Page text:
Wow – a book review that’s gone a bit political (don’t worry, I’ll be back to chick lit next I promise!!)

So let’s all read the ‘Moranifesto’ and start a polite revolution, if we all do, who knows what benefits we could reap!

 

 

Book Review: The Invitation by Lucy Foley

I really enjoyed Lucy Foley’s debut novel – The Book of Lost and Found – and so was delighted when a friend let me borrow a copy of her second book ‘The Invitation’ to bring on holiday.

The Invitation

Here’s the Amazon blurb:

“Rome, 1950s. One fateful night, Hal Jacobs meets Stella, a beautiful society darling from New York. To Hal, flailing in the post-war darkness, she’s a point of light. They’re from different worlds, but both trying and failing to carve out a new life.

Stella vanishes all too quickly, until a curious invitation from an Italian Contessa reels her back into Hal’s world. They join the Contessa’s collection of luminaries on a yacht headed for Cannes film festival.

The scene on board is a fiction – scars from the war can be hidden yet not healed. Everyone is hiding a dark history, but Stella’s secrets run the deepest. Compelled by her fragile beauty, Hal is determined to bring back the girl she once was, the girl who’s been confined to history.

The Invitation is an epic love story that will transport you from the glamour of the Italian Riviera, to the darkness of war-torn Spain, and to a golden – if rather haunted – time.”

Now I’m not normally a fan of historical novels – and would not pick one by choice – but was willing to give this the benefit of the doubt – and was very pleased I did.  I really enjoyed it from chapter 1.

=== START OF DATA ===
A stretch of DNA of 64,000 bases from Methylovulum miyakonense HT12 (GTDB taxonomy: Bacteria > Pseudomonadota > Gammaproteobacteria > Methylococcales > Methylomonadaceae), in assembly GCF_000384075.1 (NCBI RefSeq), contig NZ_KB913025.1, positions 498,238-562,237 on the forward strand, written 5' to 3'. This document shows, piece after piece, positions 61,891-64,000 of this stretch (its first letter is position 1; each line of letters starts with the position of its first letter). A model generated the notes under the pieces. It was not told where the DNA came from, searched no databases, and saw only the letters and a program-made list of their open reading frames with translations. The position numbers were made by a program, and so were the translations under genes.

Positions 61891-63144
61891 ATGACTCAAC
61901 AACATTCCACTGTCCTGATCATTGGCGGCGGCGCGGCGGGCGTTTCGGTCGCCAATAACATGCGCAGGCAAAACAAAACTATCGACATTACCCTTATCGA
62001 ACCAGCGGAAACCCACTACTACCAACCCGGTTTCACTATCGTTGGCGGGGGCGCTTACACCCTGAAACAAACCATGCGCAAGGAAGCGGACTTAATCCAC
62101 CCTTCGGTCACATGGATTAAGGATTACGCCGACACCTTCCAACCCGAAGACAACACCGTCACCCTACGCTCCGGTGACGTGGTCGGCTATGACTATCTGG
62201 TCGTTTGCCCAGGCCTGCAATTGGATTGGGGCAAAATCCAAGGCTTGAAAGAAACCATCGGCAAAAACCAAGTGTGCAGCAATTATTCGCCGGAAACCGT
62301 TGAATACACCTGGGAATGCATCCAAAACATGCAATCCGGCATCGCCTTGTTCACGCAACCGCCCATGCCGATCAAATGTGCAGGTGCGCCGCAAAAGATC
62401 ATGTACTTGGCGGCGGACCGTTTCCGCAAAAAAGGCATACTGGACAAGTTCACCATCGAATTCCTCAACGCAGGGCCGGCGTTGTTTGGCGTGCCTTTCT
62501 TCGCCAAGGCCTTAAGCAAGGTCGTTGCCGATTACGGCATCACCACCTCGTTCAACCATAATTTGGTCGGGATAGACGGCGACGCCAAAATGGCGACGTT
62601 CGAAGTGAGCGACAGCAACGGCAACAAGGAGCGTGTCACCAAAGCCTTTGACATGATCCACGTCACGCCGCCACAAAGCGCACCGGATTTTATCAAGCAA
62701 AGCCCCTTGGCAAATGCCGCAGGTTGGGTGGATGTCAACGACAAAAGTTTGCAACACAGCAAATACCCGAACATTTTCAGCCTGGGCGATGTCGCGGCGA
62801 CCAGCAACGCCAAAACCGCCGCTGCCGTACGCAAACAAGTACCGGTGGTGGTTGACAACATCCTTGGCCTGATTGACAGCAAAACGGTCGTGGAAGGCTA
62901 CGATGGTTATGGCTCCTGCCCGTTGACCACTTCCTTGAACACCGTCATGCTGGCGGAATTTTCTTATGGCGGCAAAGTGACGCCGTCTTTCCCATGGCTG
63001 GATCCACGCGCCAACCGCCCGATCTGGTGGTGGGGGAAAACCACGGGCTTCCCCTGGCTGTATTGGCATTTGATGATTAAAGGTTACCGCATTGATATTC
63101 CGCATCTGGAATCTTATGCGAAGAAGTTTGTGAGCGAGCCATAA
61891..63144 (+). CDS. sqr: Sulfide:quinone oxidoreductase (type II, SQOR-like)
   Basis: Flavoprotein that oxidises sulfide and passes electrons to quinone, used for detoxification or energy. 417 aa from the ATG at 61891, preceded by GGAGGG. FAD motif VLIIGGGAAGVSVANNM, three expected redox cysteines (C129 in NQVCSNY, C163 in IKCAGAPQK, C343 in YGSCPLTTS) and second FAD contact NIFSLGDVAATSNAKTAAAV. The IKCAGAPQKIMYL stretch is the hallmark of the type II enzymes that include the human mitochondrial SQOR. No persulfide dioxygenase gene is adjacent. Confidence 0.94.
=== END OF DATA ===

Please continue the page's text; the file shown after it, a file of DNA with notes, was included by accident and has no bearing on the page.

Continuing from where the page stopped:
It is set in different parts of Italy (and occasionally surrounding countries) and describes them beautifully and very vividly – particularly the chapters that move along the Italian Riveria – it’s definitely inspired me to want to visit that area of Italy.

As with Ms Foley’s previous book – it moves between different time periods, and different characters holding the narrative, seamlessly and adds to the epic nature of the book.  I really felt involved in the book and in the fate of everyone – particularly Hal.

There are some great twists and turns – particularly towards the end – which I couldn’t possibly give away, but are very enjoyable.  I also liked that there was a proper ending with loose ends suitably tied up.

It feels well written and structured – which might sound a bit geeky, but I like that in a book.  I felt like real care was taken with the descriptions and the flow of the story – it feels like a grown up’s book – but in a good way, not a fuddy duddy way!

So all in all, yet another great book from Lucy Foley – and I look forward to her next one already.